How to Make a Restaurant-Quality Party Playlist

A great soundtrack can make or break a movie, a romance and definitely a party. Whether you’re toasting friends with an at-home happy hour or entertaining the whole family over a holiday dinner, the playlist you create will set the tone throughout the party. With that in mind—and the summer celebration season swiftly approaching—we turn to top chefs and restaurateurs known for their expertise in keeping everyone’s toes tapping to learn their secrets to crafting the perfect playlist for every occasion.

Brunch & Lunch

During a daytime affair, you’ll want to keep the music upbeat but unobtrusive to encourage guests to focus on the food and one another. With outposts in London, Miami and New York, global Japanese izakaya restaurant Zuma takes its music seriously, appointing French DJ Adrien Callier as its official Music Director. He takes both the music and restaurant experience in consideration to make a “lunch playlist will always be discreet and blend into the background so guests can have a normal conversation and be able to hear each other speak. It’s more relaxed and comfortable but still a lively ambiance.”

Chef Laurence Edelman of New York City’s West Village darling, Left Bank, echoes this sentiment, emphasizing that “the sound has to be full. For brunch, I love the sound of Jerry Garcia and David Grisman.”

Happy Hour

Since it’s technically still daytime, a pre-dinner cocktail party soundtrack should sound like the one made for brunch or lunch. But because it’s later in the day, don’t be afraid to pick up the beat a little bit. “I have a Southern restaurant in what looks like a New Orleans-style mansion, so I’m trying to throw house parties pretty much every night. The happy hour list is full of mostly upbeat songs to get people in the mood to party—i.e. drink—but nothing too aggressive” explains Kelly Rheel, marketing manager and partner of NYC’s Mr. White.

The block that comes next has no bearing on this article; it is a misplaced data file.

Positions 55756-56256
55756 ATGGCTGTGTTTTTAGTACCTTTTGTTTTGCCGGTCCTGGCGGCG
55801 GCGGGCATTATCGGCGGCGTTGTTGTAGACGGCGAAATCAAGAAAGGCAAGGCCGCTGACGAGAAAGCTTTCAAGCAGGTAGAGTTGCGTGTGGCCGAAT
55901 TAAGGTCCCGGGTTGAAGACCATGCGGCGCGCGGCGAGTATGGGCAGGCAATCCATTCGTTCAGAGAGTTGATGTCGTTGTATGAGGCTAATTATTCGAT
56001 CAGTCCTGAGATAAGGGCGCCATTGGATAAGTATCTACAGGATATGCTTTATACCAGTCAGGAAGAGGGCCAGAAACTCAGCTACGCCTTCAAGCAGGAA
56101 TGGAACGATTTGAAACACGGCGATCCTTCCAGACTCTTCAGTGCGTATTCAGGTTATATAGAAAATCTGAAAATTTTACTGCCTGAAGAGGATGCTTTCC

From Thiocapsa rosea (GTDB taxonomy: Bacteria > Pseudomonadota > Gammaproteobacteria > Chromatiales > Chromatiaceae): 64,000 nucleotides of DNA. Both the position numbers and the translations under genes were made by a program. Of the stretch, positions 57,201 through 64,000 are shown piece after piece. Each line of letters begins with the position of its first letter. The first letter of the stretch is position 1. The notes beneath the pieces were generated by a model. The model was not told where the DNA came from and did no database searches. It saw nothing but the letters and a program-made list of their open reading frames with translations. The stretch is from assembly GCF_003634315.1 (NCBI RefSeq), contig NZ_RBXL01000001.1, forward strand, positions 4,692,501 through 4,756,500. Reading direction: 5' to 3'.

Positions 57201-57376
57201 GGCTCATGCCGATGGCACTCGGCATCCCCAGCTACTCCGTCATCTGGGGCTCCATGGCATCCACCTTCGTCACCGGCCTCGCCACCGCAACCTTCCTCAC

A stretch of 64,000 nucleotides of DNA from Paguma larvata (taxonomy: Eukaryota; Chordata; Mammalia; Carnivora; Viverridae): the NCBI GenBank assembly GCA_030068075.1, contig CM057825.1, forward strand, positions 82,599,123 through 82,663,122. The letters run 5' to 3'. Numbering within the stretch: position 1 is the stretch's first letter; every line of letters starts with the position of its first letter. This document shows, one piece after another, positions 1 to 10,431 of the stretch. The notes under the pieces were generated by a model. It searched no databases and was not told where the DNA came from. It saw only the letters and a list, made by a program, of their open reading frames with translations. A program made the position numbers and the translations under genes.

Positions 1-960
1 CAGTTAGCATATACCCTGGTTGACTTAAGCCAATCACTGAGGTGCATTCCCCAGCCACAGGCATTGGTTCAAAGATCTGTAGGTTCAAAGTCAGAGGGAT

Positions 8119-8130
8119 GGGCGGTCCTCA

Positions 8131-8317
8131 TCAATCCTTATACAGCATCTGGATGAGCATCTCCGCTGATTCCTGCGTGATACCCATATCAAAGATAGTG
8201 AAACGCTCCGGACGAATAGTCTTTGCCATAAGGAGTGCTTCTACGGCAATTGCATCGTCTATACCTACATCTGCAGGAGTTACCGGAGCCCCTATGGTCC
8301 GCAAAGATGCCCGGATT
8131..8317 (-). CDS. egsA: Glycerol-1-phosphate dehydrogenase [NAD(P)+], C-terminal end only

“I play a lot of fun jazz and Motown from 5:30-7:30 p.m. Right now, I have a bunch of Bo Diddley songs that I love in that category,” she says. “Then maybe some light hip hop or remixes. The Rae & Christian version of Dinah Washington’s ‘Is You Is or Is You Ain’t My Baby’ is a great crossover song from happy hour to later in the evening.”

Dinner & Beyond

Holding a longer party? If it’s an evening event and has food and drink, maybe even a little dancing, you need a playlist with progression. Giuseppe de Francisci, managing partner of Evelina, walks us through musical journey of a typical evening in the trendy Brooklyn boîte: “We always start with a jazz playlist at 5:00 p.m., then we move to some indie rock around 8:00 p.m. and a light house playlist on busy nights. Beck, Allah-Las, Bronze Radio Return, Bad Suns, Blood Orange and Cayucas are on our dinner playlist and Flight Facilities, Gotan Project, Sylvan Esso, Studio 15, SBTRKT, Quarion and Mark Farina are played late night.”

Callier says that as the evening unfolds, the music should become “more engaging with an increasing energy. At night, our DJs enter the scene with an electrifying atmosphere, filled with music offering thrilling basslines, seductive melodies and tantalizing vocals. Our current playlist includes tracks like Sofi Tukker’s ‘Best Friend’ featuring NERVO, The Knocks & Alisa Ueno and The Weeknd’s ‘Hurt You’ featuring Gesaffelstein.”

House and pop aren’t the only ways to pump up the jams. Edelman says classics can be effective as well. “Django Reinhardt is usually what we open with,” he says. “His gypsy-jazz style is energetic and exotic without being too loud about it. After things fill up, depending on the night of the week and the feel of the room, we’ll go to a mix, which can include anything from The Rolling Stones to Linton Kwesi Johnson to Wilco, to Linda Ronstadt and EPMD.”

Rheel explained: “In a nutshell, playlists have to be part of a progression. I’ll always start out the day with music from artists like Ray Charles or Marlena Shaw but if I’m not playing Wu Tang by 11:00 p.m., I feel like I haven’t done my job” which is really the benchmark we should all hold ourselves to, isn’t it?